Act 3 - 1940s

John is now sitting in a circular booth and wearing a sweater. His dog Rover has once again changed colors but is still lying on the floor. As the music stops, John tells guests that everything is better than ever in the 1940s. He then shows off the new technology that they have in the kitchen, including a refrigerator that holds more food than ice and a dishwasher. John also informs guests that he is now a part of the "rat race," which he then explains means that the highways are now full of people who drive to work in the city, and then turn around and drive home every day. John also says that they now have television (when it works) and that John Cameron Swayze brings them the news every night. At this point, the scene shifts and focuses on a room on the right, where the grandmother and grandfather are watching wrestling on TV. After that, Jim (the son) calls from his room and asks what John thinks of his Jack-O-Lantern. After John says it’s scary, Jim remarks that he used his sister Patty as a model. After Rover "laughs" at this joke (barks), Sarah calls out from a room on the left and tells Jim and Rover that Patty is prettier than either one of them.

John then tells guests that Patty is using an old exercise machine that was "all the rage in the twenties" but never worked. Patty is then shown using the machine while talking on the phone about her date for that night. After this, John tells the audience that he is caught up in the "do-it-yourself" craze. John and Sarah are redoing their basement and making it into a rumpus room. On the left, guests can see Sarah putting wallpaper up in the rumpus room. She is using a "paint mixer" that John says he made for her, using a food mixer. As he is admiring his handiwork, the paint mixer goes haywire and shoots paint everywhere. John then says that it's time to move on, but everybody should try and cheer Sarah up by "singing our song". At this cue, "There's A Great Big Beautiful Tomorrow" begins playing and guests move onto the next scene, set in the present during Christmas.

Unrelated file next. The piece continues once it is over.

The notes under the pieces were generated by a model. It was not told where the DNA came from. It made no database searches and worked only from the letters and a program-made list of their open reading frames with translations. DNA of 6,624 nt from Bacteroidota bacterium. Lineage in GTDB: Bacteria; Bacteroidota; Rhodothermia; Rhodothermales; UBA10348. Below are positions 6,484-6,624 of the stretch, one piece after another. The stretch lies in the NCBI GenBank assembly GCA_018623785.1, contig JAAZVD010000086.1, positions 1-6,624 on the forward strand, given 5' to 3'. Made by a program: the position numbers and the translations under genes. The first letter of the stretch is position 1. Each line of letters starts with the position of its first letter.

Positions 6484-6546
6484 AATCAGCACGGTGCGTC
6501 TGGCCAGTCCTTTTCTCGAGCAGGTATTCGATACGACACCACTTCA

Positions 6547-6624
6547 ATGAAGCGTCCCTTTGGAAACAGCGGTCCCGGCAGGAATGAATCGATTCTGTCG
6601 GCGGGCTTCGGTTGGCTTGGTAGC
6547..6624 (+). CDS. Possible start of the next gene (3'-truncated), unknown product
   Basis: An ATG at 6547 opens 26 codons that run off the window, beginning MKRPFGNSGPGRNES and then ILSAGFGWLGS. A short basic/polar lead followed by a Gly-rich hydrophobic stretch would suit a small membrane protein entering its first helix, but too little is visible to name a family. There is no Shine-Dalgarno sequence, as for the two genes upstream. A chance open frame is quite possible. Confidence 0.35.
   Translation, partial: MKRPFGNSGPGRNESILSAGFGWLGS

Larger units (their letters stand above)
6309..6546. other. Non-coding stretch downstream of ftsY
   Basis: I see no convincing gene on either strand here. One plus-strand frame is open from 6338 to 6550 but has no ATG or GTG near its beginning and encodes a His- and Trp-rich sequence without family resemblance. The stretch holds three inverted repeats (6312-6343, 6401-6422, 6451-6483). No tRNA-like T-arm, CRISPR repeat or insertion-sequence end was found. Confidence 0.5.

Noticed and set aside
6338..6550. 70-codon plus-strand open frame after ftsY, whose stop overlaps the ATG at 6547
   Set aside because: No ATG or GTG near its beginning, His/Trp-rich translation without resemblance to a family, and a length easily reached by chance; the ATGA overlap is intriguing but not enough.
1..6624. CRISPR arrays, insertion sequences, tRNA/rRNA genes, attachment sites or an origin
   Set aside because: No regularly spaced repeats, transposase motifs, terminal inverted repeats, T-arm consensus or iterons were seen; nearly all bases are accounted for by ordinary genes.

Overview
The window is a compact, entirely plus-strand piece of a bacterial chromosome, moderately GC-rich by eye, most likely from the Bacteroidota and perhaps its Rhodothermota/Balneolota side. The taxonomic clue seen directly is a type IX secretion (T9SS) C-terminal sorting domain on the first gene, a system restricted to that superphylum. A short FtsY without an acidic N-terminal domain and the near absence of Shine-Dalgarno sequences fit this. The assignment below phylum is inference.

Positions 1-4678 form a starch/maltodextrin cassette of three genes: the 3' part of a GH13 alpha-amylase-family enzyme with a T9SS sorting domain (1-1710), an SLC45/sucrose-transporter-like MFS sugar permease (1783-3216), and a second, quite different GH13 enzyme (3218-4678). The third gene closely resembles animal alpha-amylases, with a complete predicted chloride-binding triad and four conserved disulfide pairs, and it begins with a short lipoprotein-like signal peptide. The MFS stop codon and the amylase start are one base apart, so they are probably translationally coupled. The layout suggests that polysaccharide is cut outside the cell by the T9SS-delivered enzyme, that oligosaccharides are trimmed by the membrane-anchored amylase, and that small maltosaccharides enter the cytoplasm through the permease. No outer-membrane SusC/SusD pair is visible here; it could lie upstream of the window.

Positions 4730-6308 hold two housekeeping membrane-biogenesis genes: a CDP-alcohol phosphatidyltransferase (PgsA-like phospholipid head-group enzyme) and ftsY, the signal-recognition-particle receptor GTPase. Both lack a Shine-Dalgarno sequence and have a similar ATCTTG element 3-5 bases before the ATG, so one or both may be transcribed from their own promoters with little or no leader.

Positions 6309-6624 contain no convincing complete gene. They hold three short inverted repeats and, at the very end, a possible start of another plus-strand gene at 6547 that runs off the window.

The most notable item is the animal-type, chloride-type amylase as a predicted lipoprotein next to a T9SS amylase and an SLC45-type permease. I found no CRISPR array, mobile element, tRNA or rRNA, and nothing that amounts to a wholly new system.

Act 4 - 21st century

Unlike previous scenes, the Christmas scene begins with the whole family in one room. They all sing "There's A Great Big Beautiful Tomorrow" as guests enter the scene. John is standing on the right working on Christmas dinner, while Sarah sits nearby working on a computer. Rover is once again in the kitchen, and is, once again, a different color. Jim and his grandmother are playing a virtual reality game, while Trish and her grandfather sit around the Christmas tree. Sarah tells John that she has programmed the oven to recognize his voice. John then comments that now all of the household appliances are voice-automated, to which the grandfather replies "Then tell the refrigerator to bring me a root beer." Sarah responds to the joke, saying that although they can't do that, she can brighten the tree lights. She then tells John to try the voice-activated oven, which he does with no problem. After the oven confirms John’s temperature command, Trish comments that "the oven even talks back now!" She and the rest of the family also make fun of John for burning last year’s turkey. At this point, the grandma who has been playing the motion sensor game has her score up to 550 points. John and Jim are both impressed, and they repeat the score in awe. Upon hearing John say 550, the oven increases its temperature, although nobody seems to notice. The grandfather then remarks that he cannot believe the new gadgets that people have today. Trish, cutting him off, begs him not to tell another story about the time “before there were even car phones!” The grandfather, still undeterred, tells her that for a while he didn't even have a house phone, not to mention the technology of today. He then gives examples of modern technology including laser discs and high definition televisions, before commenting on how everything is automated today. His last example is about automated plumbing (which causes a flushing noise be heard in the background). This leads Uncle Orville (who is off-stage) to once again remark "No privacy at all around this place". The scene then shifts back to the grandmother who has now beat her video game. She finishes with a score of 975, which John once again repeats. After hearing this number, the oven overheats and begins to smoke. The family all laughs at the fact that another Christmas turkey has been ruined. John jokes that maybe in the new century, ovens will learn to read minds. Jim says that someday everything will be automated so that John will never have to cook again. At the prospect of this, Rover barks, leading the family to laugh and sing "There's A Great Big Beautiful Tomorrow" one final time.


Guests then come to the unloading area, which looks identical to the loading area. Here they are told to collect their belongings before exiting.

External Links

Full video of Walt Disney's Carousel of Progress
Official Disney World page for Walt Disney's Carousel of Progress